AimsTo quantify the 20-ms Pattern Scan Laser (Pascal) panretinal laser photocoagulation (PRP) ablation dosage required for regression of proliferative diabetic retinopathy (PDR), and to explore factors related to long-term regression.MethodsWe retrospectively studied a cohort of patients who participated in a randomised clinical trial, the Manchester Pascal Study. In all, 36 eyes of 22 patients were investigated over a follow-up period of 18 months. Primary outcome measures included visual acuity (VA) and complete PDR regression. Secondary outcomes included laser burn dosimetry, calculation of retinal PRP ablation areas, and effect of patient-related factors on disease regression. A PDR subgroup analysis was undertaken to assess all factors related to PDR regression according to disease severity.ResultsThere were no significant changes in logMAR VA for any group over time. In total, 10 eyes (28%) regressed after a single PRP. Following top-up PRP treatment, regression rates varied according to severity: 75% for mild PDR (n=6), 67% for moderate PDR (n=14), and 43% in severe PDR (n=3). To achieve complete disease regression, mild PDR required a mean of 2187 PRP burns and 264 mm 2 ablation area, moderate PDR required 3998 PRP burns and area 456 mm 2, and severe PDR needed 6924 PRP laser burns (836 mm 2; P0.05).ConclusionsMultiple 20-ms PRP treatments applied over time does not adversely affect visual outcomes, with favourable PDR regression rates and minimal laser burn expansion over 18 months. The average laser dosimetry and retinal ablation areas to achieve complete regression increased significantly with worsening PDR. © 2011 Macmillan Publishers Limited All rights reserved.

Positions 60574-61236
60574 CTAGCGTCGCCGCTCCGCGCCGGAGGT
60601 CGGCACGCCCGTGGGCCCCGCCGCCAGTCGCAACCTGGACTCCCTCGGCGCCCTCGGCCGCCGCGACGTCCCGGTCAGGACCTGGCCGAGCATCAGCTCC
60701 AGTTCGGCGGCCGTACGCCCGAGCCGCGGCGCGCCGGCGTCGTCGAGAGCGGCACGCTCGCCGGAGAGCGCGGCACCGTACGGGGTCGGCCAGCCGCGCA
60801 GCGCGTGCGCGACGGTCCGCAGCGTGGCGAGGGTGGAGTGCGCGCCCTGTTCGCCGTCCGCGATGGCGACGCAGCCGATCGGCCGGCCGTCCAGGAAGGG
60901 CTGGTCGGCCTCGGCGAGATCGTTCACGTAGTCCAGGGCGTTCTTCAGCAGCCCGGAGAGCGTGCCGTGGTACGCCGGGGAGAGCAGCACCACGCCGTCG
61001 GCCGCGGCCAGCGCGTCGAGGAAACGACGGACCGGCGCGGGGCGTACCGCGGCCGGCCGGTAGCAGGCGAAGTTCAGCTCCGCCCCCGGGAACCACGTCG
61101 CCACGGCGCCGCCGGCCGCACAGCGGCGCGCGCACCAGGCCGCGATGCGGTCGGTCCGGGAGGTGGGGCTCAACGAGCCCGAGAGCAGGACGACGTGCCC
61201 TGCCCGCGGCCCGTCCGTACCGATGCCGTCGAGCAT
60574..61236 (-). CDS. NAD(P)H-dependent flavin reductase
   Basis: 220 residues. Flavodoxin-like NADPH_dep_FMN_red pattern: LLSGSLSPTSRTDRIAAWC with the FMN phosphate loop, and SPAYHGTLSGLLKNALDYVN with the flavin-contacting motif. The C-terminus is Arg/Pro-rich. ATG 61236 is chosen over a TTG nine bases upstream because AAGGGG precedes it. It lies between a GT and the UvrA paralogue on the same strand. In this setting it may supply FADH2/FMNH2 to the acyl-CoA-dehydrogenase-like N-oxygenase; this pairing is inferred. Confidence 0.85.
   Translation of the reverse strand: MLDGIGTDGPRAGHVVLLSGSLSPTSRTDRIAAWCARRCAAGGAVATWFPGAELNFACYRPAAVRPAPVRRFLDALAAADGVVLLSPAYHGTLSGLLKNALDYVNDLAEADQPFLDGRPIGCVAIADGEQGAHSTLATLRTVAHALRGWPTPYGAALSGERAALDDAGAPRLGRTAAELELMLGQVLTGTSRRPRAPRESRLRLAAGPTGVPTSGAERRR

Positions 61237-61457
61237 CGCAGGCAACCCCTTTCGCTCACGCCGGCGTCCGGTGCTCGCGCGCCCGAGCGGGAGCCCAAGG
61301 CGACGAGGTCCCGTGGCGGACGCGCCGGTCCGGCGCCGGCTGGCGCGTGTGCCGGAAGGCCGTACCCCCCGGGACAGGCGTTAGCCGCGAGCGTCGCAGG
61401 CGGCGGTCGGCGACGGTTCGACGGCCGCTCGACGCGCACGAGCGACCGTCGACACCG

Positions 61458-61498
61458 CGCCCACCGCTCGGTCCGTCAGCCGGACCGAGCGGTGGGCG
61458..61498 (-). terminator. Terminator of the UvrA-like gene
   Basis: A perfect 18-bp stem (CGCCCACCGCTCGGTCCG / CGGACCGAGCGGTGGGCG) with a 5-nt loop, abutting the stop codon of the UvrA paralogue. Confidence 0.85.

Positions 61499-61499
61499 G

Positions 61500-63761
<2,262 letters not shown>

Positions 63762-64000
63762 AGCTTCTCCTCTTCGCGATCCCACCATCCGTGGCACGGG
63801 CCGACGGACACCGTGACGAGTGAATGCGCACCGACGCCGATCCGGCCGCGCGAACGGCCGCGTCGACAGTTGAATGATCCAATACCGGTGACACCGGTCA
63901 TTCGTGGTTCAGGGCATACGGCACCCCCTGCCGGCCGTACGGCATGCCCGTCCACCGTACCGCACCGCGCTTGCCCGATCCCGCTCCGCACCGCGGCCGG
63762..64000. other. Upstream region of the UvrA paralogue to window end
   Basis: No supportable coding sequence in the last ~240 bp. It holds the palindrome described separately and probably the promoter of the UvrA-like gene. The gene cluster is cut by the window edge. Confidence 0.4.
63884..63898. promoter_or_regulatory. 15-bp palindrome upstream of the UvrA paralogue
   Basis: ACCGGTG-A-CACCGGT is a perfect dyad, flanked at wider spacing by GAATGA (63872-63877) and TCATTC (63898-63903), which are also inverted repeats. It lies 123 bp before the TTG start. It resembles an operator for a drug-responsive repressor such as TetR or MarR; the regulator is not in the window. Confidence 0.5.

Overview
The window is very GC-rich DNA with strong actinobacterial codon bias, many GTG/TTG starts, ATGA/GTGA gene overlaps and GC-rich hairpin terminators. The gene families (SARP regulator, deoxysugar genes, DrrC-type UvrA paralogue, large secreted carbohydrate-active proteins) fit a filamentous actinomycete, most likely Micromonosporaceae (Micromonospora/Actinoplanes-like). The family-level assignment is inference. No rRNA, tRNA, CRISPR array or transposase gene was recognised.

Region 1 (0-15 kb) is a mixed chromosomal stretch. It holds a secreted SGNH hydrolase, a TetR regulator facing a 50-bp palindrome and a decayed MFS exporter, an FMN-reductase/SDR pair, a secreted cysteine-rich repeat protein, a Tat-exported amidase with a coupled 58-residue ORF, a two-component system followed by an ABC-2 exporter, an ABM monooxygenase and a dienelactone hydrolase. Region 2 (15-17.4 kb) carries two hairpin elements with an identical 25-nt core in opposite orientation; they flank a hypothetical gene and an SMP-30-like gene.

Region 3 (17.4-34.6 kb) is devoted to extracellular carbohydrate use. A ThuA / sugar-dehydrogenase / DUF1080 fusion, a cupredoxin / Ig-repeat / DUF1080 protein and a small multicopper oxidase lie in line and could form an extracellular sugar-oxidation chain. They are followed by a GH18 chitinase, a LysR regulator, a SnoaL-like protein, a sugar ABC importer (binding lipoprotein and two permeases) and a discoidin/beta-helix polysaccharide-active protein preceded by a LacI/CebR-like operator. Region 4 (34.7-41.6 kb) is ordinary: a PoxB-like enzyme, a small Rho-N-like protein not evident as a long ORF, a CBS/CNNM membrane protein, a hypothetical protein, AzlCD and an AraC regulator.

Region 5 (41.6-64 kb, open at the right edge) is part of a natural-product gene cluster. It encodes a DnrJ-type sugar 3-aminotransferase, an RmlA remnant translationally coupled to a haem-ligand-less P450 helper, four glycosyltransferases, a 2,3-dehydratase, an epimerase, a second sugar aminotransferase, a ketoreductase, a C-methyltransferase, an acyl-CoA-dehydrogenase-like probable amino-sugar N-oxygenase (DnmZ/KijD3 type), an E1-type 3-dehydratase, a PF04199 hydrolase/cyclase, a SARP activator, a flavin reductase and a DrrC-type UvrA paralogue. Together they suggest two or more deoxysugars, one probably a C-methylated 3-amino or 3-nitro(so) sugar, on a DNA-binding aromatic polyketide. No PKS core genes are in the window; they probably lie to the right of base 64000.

|Number of pages||9|
|Publication status||Published - Nov 2011|
- laser dosimetry
- Pascal panretinal photocoagulation
- proliferative diabetic retinopathy